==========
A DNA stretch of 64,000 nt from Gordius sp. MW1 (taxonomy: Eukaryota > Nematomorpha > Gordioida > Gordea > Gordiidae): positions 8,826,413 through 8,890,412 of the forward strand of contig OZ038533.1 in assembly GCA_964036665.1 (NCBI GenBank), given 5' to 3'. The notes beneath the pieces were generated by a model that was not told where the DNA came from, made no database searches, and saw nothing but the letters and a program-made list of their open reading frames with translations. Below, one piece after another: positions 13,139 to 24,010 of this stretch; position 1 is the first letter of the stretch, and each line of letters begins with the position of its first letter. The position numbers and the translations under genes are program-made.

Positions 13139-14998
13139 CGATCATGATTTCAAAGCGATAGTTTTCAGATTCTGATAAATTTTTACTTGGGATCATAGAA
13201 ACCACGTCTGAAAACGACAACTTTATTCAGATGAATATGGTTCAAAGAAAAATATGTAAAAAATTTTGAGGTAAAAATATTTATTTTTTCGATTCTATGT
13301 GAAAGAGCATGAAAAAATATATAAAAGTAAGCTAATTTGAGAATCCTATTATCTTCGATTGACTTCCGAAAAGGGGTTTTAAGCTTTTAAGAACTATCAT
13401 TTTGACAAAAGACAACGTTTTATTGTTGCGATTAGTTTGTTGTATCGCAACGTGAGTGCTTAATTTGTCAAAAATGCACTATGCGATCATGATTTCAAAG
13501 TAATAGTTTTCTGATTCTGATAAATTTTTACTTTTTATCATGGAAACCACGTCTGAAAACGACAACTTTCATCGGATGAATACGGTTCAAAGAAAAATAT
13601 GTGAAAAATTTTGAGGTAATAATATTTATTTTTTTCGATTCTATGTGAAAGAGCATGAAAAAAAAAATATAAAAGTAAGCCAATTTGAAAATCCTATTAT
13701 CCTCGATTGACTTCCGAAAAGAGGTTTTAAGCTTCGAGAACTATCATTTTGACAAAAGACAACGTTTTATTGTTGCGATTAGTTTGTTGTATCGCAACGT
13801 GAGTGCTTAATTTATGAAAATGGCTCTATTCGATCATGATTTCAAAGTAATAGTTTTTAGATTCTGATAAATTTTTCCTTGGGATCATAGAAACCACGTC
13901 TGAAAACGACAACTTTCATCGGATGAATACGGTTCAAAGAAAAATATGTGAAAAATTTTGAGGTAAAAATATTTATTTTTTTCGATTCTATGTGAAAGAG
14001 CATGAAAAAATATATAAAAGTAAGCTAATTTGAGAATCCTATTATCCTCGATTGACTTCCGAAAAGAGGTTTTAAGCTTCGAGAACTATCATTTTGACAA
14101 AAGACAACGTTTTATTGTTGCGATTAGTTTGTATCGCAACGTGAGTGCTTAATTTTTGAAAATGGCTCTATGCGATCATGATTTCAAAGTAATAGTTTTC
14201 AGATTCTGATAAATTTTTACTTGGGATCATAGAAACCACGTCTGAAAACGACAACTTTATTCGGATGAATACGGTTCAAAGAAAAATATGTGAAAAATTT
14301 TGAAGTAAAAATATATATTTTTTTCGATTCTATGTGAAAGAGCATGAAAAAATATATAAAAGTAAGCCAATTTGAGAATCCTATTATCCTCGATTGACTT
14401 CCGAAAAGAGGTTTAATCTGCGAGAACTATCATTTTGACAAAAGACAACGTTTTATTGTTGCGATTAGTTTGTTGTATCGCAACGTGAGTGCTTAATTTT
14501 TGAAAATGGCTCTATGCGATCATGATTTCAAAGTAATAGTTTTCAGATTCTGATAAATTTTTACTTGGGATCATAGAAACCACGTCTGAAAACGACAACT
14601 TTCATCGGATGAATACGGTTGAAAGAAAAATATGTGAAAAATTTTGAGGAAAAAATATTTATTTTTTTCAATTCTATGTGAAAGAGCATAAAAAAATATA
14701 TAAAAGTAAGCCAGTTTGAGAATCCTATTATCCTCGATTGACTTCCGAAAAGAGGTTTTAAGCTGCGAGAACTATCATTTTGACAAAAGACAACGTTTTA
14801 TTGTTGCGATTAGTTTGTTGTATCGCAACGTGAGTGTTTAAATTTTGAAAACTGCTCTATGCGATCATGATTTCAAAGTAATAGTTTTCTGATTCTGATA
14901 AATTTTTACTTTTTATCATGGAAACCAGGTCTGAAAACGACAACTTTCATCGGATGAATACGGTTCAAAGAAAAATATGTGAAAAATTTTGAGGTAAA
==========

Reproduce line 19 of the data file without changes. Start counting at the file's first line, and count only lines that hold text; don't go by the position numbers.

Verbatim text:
14701 TAAAAGTAAGCCAGTTTGAGAATCCTATTATCCTCGATTGACTTCCGAAAAGAGGTTTTAAGCTGCGAGAACTATCATTTTGACAAAAGACAACGTTTTA